Kids, they grow up so fast. After last week’s discombobulating decade-long time jump on House of the Dragon, the Targaryen and Velaryon broods have gone from mere babes (or glints in the eye) to rambunctious children. Drinking, wanking, fighting. And now that the dust has settled on that quantum leap, it’s time for them to take centre stage.
Bad Heir Days
But first, an olive branch. “It’s time that you came home,” Viserys (Paddy Considine) says to his brother, Daemon (Matt Smith). “I know we’ve had our differences but let them pass with the years.” Perhaps he’s forgotten that Daemon was expelled from court for trying to shag his niece (aka Viserys’s daughter, Rhaenyra, back then played by Millie Alcock; now Emma D’Arcy). The same forgiveness cannot be said to stem from Daemon to Otto Hightower (Rhys Ifans), now returned as Hand. “No matter how fat the leech grows, it always wants for another meal,” Daemon whispers, with venom, to the impassive Otto.
At the heart of this episode is the question of patrimony, put succinctly by Steve Toussaint’s Lord Corlys. “What is this brief mortal life,” he asks, “if not the pursuit of legacy?” His wife Rhaenys (Eve Best) looks unimpressed. They are, after all, mourning the death of their daughter Laena (who self-immolated in the last episode) and, rightly, fear for the life of their son Laenor (John MacMillan) whose sham marriage to the Princess is the talk of King’s Landing.
His life is put in further jeopardy when Rhaenyra and Daemon finally do what they stopped just short of 10 years earlier, in the controversial fourth episode, and have some sexy, sexy incest on the moonlit deck of a moored boat.
Eye of the storm
When he says “legacy”, what Corlys really means is succession. Ding ding. In the blue corner are the brown-haired bastards: Jacaerys, Lucerys and Joffrey; sons of Rhaenyra and Laenor, though looking an awful lot like the late Harwin Strong. In the red corner, we have the blonde bombshells: Aegon, Aemond and Daeron, repping for the Hightower/Targaryen match-up. For now, you can forget about half of them. The only ones that matter are the cocky eldest Targaryen Aegon (Ty Tennant), creepy middle Targaryen Aemond (Leo Ashton) and Rhaenyra and Laenor’s ill-defined Velaryon blob Jacaerys (Leo Hart). If that’s too much to remember then, honestly, maybe House of the Dragon is not for you.
Unlike his brothers, Aemond has no dragon – but with Laena Velaryon’s death, a mount has freed up. In the dead of night, he sneaks out and claims the dragon (and props here to House of the Dragon’s creature design, which has come on massively since Game of Thrones). When his cousins – including Daemon’s kids with Laena – discover this treachery, a fight breaks out. Jacaerys takes a pasting, before Lucerys stabs Aemond in the eye. “The Kingsguard have never had to defend princes from princes!” wails wet blanket Ser Criston Cole (Fabien Frankel) as the fallout from the nocturnal enucleation begins.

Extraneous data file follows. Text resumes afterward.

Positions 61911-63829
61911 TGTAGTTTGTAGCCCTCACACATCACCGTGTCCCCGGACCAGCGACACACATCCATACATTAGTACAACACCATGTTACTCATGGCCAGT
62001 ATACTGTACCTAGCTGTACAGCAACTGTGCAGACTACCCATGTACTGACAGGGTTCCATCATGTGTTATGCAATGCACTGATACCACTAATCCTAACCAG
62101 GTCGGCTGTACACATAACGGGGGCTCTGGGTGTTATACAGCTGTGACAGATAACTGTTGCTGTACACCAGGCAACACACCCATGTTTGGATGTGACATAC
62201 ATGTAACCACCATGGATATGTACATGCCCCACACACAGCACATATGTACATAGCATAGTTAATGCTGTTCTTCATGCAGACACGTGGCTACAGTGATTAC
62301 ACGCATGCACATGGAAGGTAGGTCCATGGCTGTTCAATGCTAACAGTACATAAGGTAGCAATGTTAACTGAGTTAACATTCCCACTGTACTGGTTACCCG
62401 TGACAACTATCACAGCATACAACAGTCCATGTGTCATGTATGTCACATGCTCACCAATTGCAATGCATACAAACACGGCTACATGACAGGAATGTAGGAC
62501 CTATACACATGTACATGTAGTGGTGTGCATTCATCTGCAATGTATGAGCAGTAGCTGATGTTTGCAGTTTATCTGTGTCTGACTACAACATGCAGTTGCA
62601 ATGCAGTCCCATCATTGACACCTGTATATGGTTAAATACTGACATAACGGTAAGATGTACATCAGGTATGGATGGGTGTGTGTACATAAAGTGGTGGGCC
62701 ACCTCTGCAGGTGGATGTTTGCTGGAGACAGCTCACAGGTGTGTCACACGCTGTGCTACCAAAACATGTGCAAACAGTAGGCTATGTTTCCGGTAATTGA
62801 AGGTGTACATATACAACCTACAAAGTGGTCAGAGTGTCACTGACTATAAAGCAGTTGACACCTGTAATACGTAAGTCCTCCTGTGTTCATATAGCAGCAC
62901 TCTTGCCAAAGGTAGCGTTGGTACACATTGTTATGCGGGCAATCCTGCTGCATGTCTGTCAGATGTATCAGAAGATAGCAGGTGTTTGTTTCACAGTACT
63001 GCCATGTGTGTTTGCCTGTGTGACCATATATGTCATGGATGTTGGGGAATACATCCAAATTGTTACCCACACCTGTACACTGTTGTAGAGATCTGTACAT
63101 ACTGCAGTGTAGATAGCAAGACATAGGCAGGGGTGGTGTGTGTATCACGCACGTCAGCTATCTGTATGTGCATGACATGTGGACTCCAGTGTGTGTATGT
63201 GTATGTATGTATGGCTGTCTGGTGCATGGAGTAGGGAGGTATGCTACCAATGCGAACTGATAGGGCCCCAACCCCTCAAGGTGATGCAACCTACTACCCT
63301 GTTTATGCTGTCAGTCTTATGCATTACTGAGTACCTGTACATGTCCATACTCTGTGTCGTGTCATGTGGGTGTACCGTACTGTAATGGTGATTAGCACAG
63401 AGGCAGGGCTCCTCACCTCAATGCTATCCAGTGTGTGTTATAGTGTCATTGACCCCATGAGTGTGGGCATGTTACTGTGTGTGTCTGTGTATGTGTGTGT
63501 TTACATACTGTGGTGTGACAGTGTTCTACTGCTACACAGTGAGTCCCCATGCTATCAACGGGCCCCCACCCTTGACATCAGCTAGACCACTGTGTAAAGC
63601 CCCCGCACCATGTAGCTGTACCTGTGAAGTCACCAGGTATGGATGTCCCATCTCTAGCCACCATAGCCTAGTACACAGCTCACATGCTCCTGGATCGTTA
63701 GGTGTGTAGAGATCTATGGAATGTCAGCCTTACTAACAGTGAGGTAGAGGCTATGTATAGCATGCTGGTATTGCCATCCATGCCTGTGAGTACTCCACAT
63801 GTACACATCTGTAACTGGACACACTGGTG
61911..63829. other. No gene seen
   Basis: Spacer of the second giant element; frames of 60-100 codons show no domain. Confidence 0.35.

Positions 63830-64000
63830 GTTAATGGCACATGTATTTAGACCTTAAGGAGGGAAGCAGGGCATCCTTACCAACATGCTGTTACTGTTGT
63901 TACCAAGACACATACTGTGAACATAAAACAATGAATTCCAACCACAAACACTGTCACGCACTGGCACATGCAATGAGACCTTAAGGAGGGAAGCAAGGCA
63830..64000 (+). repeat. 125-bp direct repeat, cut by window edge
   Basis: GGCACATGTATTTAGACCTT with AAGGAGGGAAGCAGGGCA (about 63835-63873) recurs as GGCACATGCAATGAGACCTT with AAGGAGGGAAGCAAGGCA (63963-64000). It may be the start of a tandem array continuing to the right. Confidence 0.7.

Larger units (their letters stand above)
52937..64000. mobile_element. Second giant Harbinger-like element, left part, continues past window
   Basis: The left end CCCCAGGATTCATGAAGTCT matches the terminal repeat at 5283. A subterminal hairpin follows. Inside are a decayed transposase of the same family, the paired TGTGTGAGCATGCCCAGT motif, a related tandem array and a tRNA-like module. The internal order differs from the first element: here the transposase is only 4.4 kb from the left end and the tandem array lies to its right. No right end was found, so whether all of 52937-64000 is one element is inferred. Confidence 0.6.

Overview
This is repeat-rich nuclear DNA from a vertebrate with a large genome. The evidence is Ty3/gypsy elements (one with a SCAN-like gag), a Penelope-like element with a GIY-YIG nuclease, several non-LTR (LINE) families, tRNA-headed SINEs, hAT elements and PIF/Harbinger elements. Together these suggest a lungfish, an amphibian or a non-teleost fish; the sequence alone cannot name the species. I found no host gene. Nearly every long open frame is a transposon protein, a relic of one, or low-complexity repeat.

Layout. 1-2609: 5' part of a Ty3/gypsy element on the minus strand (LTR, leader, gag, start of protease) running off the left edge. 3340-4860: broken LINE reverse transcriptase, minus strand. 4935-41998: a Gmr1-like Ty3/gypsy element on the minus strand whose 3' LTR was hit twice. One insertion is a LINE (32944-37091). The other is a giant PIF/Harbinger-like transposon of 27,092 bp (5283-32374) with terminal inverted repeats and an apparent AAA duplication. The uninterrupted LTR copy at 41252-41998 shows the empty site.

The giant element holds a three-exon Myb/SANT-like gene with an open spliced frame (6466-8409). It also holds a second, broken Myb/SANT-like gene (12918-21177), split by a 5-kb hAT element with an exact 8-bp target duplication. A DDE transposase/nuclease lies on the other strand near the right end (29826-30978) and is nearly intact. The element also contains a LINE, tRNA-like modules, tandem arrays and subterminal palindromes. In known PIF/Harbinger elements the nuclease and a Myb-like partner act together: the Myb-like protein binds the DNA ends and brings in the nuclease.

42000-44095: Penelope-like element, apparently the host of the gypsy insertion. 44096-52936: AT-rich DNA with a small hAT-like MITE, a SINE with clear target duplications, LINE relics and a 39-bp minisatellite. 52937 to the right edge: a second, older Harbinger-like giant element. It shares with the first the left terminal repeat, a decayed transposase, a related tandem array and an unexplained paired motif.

The game’s afoot
Aemond may have lost an eye, but the real importance of the skirmish is to set the families firmly, and irreconcilably, against one another. The real crime, bizarrely, is not the stabbing but the repetition of scurrilous rumours about the Velaryon boys’ legitimacy. “Where did you hear such calumnies?” Viserys asks his eldest grandson, Aegon. “Everyone knows,” the fair-haired prince replies. “Just look at them.”
But while Viserys is preoccupied by the insults against his heir’s honour (“Anyone whose tongue dares to question the birth of Princess Rhaenyra’s sons, should have it removed”), his wife Alicent (Olivia Cooke) is, understandably, upset for her newly one-eyed son. She wants an eye for an eye, and when that is denied, draws the knife herself. In the ensuing scuffle, Rhaenyra is cut. “This interminable infighting must cease,” pleads Viserys, “we are a family!” Too late sonny.
“I’ve conducted myself in a manner unbefitting my station, or any other,” laments Alicent to daddy Otto. But the buttoned-up man who never shows a flicker of emotion isn’t having this self-flagellation. “We play an ugly game and now I see, for the first time, that you have the determination to win it,” he tells his increasingly wild-eyed girl. Game on.
And then House of the Dragon does what it seems to do a lot. It devotes the final five minutes of the episode to advancing the plot in leaps and bounds. Rhaenyra and Daemon get all moony. “I need you uncle,” she tells him. “You and I are made of fire.” This might sound like a lyric from an early Noughties euro-pop bop, but it catalyses a devastating chain reaction. Laenor is murdered, under Daemon’s instruction, by his lover, which frees up uncle and niece to tie the knot. Poor Laenor, who felt like a semi-main character, is disposed of in a quick wrap-up montage. “They will fear what else we might be capable of,” Rhaenyra proclaims. She’s right. With Rhaenyra and Daemon united, a quick mid-season death is the most you could hope for.